Highlighting: Spider Murphy
Over the years I have purchased many horses off of the track to resell. Some I would put time on under saddle, some not. It would really depend on the horse and my schedule. I purchased Spider Murphy while I was pregnant with my daughter 9 years ago. At the time I was sending my sale horses to Virginia to have Michelle Craig restart ans resell for me. When I bought Murphy I knew he would make a nice event horse as he seemed to have a good brain, fancy movement and he was very atheltic. Murphy took to his training and sold within 2 months. He spent two years on the east coast learning to jump and show in eventing. I was able to follow him and one day recieved an email that was very unexpected. Murpy was offered back to me because the owner felt she didn't partner well enough with him. I met her halfway and Murphy came back into my life. At that point I had no idea he would have such a huge impact on me.
I began riding right away. We had to figure each other out which is always a learning process. Murphy was my ticket back into the show ring. I hadn't has much luck finding a horse that I could build my confidence back up on. In fact since I'd never had a horse come to me with any type of training other than racing, it was exciting to thnhink of what our future might hold. We did a mini clinic at Stonegate Farm and found out we had a lot to learn together over fences. Murphy never ever said "no" to a jump. He was as game as they come. In fact, he felt he knew best where to take off, even if that meant a super long spot at a high rate of speed. I began to realize that this was probably the reason why he came back to me. Murphy would toss his head three strides out (only at the canter) even if you completely dropped his head. So I thought to myself....who needs to canter anyway? We were going to be showing at the Starter level and I knew with his stride that I would come in too fast if I canter cross country. So we trotted everything. In stadium was trotted most of the course except that I alet him canter any lines. Each show turned out to be all about beating or improving on my own dressage score. Murphy never refused a jump. We began to mesh and placed in the top 3 in every show we entered except one where I rode right past fence 4 in stadium....oops.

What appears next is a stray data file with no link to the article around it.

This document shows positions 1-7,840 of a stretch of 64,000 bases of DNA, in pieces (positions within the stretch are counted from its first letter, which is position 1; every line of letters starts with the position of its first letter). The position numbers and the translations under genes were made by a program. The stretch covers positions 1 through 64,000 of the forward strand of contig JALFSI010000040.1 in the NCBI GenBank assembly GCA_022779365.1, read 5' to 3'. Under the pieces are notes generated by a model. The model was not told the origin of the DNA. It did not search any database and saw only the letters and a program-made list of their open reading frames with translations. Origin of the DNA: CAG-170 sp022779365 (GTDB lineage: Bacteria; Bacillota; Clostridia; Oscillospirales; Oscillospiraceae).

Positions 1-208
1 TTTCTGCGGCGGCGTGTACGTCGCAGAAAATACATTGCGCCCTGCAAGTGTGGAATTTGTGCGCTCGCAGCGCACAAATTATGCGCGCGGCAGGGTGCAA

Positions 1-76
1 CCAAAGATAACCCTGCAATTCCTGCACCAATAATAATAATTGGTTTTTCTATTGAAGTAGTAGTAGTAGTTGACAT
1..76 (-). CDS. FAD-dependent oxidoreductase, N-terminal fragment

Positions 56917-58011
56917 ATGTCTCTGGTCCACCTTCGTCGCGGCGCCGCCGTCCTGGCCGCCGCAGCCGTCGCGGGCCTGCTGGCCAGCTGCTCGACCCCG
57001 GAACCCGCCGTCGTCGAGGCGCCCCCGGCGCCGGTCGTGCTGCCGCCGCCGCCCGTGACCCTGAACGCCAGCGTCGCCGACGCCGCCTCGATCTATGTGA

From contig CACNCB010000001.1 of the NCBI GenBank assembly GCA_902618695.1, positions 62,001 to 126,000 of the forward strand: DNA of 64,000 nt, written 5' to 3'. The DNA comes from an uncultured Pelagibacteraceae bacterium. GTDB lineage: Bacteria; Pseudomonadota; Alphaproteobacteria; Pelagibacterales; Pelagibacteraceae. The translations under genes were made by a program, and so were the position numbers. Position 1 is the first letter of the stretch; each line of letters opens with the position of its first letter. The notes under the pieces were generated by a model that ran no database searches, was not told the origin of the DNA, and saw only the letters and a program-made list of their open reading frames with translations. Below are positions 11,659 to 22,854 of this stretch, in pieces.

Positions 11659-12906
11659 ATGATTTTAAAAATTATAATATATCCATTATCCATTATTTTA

We also had a great time riding in several hunter paces, trail rides and I gave pony rides to my daughter on him. Murphy proved to be one of the quietest, most trustworthy horses I have ever owned. Add to that being so kind it probably pained him to swat a fly, and he was such an easy keeper he only ate grass (24/7 turn out) and I had a hard time keeping weight OFF of him. I learned how to properly pull shoes off of him and also learned how to clinch shoes once my husband tacked them on. He was a patient teacher with so much personality he seemed part human.
It was almost 3 weeks since I had time to ride Murphy. We had been really busy with racing but I made sure to meet him at the fence daily for treats and rubs. I truely think Murphy loved his life. He never laid his ears down. Ever. He got along with anyone you turned out with him. Murphy was one in a million. After we won our division at South Farm the dressage judge told me he was one of the nicest prospects she had ever seen. We scored a 27 on our test that day and got a 9 on our free walk. I was floating after that show.
I remember the night before Hallowween 2009 I had to take my daughter to the ER for severe stomach pain. I got home around 5am and went to bed after getting home. The babysitter came a few hours later and I decided to head to the store quickly. I stopped by the barn on my way home and my husband had asked me to help him bring two racehorses in front turn out really quickly before I took the groceries home. As we walked outside I was looking up the hill in Murphy's pasture and only saw 3 of the 4 horses up there. I scanned the field did not see the fourth horse. Because it was so far up the hill it was hard to tell who was who up there so I didn't know who was missing. My husband noticed someone laying down not far from the barn towards the bottom of the hill. I walked further toward that pasture and saw that it was Murphy. As I got close my heart sunk, he was dead. I don't think I've ever freaked out any worse at any other time. I ran. Threw the gate open and ran. Sobbing over his body I couldn't understand why this special horse had to die at only 8 years old. I think everyone shed a tear or two that day. My heart felt like it had been ripped out that day.
I guess he came into my life to show me that I could overcome my fears and have fun again. This "crazy" racehorse that refused to leave the starting gate more times that he won races broke down every misconception people have about exracehorses. Every single show we went to, he left a positive impression. Eventually I started riding in saddle pads with the TB patch on them because nobody would believe me when I told them he was an exracehorse.
Murphy died from an aneurysm. He dropped where he stood and never felt a thing. I'm thankful for that. I kept some of his tail and had a belt made from it. I will cherish the memories I have of him forever.